Patient-reported outcomes should not be sole measure of treatment efficacy
Patient-reported outcomes should not be the sole basis of intervention efficacy, a new prospective cohort study argues, citing as evidence the lack of correlation between patient-reported outcomes and objective functional assessments in total hip or knee arthroplasty (THA/TKA).
The study included 112 Danish THA or TKA patients (aged 55 to 80 years) who were made to accomplish the hip or knee injury and osteoarthritis outcome score (HOOS/KOOS). Objective functional measures were obtained using the paced-walk, chair-stand and stair-climb tests. The objective of the study was to examine the potential correlation between objective and self-reported functional measures.
In the study population, 60 were THA patients (mean age 67 years) and 52 were TKA patients (mean age 64 years). Improvements in physical function were reported by 58 and 73 percent of the THA and TKA patients, respectively, in the HOOS/KOOS at days 13 and 20.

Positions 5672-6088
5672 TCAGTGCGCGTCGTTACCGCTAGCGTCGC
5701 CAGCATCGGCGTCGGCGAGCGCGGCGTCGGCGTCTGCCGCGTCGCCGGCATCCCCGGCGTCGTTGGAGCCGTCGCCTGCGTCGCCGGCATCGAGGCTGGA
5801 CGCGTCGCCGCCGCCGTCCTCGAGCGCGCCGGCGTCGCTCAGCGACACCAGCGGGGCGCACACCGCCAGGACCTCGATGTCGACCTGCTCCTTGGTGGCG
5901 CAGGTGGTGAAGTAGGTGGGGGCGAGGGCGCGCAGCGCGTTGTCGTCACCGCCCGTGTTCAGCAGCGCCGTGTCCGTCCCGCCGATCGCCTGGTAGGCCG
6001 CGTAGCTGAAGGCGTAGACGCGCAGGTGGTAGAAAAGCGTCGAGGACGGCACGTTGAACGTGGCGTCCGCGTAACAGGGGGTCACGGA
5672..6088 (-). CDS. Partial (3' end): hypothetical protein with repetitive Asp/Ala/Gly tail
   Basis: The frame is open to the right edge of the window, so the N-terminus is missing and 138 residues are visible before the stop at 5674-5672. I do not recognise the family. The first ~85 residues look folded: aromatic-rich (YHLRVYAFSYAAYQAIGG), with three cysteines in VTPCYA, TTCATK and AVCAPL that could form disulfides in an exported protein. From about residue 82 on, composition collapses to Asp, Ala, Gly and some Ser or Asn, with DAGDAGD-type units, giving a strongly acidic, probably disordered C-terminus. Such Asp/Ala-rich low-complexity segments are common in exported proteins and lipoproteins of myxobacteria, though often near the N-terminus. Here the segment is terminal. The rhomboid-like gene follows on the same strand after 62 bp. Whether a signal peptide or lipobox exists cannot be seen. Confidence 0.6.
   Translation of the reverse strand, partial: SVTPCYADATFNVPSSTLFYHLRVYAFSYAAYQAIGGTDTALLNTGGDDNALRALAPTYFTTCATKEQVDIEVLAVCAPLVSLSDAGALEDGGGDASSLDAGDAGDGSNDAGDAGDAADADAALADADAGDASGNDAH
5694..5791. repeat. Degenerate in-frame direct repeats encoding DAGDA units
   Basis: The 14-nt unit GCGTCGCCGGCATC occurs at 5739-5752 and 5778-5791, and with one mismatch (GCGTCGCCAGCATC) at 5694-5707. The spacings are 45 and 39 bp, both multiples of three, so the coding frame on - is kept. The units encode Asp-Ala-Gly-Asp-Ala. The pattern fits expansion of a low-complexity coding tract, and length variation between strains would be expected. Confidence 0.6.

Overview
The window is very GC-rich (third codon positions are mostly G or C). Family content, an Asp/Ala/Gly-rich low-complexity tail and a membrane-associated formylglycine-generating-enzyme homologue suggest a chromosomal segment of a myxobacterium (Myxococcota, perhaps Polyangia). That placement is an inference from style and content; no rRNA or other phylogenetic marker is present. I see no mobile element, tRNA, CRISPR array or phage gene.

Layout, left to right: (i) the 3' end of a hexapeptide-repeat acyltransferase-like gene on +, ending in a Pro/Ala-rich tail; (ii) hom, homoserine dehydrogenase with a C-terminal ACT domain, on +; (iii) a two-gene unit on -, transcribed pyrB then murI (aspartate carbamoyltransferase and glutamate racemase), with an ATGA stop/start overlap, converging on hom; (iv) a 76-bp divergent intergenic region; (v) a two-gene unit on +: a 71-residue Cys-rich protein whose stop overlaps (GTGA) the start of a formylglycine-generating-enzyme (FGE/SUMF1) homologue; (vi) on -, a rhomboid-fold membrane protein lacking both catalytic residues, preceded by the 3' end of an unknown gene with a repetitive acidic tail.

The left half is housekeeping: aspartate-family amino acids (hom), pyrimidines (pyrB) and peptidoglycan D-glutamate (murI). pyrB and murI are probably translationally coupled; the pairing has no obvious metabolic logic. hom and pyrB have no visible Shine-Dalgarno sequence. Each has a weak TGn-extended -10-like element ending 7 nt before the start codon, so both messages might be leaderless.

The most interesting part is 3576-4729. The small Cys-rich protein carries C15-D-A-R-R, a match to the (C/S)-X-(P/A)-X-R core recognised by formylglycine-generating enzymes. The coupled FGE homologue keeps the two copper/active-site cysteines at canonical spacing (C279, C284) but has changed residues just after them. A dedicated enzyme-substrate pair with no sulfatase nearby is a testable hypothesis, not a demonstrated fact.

Compared to baseline, both THA (mean difference [MD], 7 percent; 95 percent CI, 1 to 13 percent; p=0.033) and TKA (MD, 6 percent; 1 to 12 percent; p=0.033) patients reported significant improvements in physical function.
In contrast, the 40-metre paced-walk test reflected a decline in physical performance from baseline in THA patients until day 14 (MD, -6; -11 to -1; p=0.020) and TKA patients until day 21 (MD, -10; -13 to -6; p<0.001).
The 9-step stair climb test also showed similar trends for THA (MD, -8; -11 to -4; p<0.001) and TKA (MD, -4; -7 to -1; p=0.02) patients. No functional deterioration was detected from the chair-stand test.
There was no significant correlation between the objective measures of physical function and HOOS in THA (p=0.314) and KOOS in TKA (p=0.418) patients.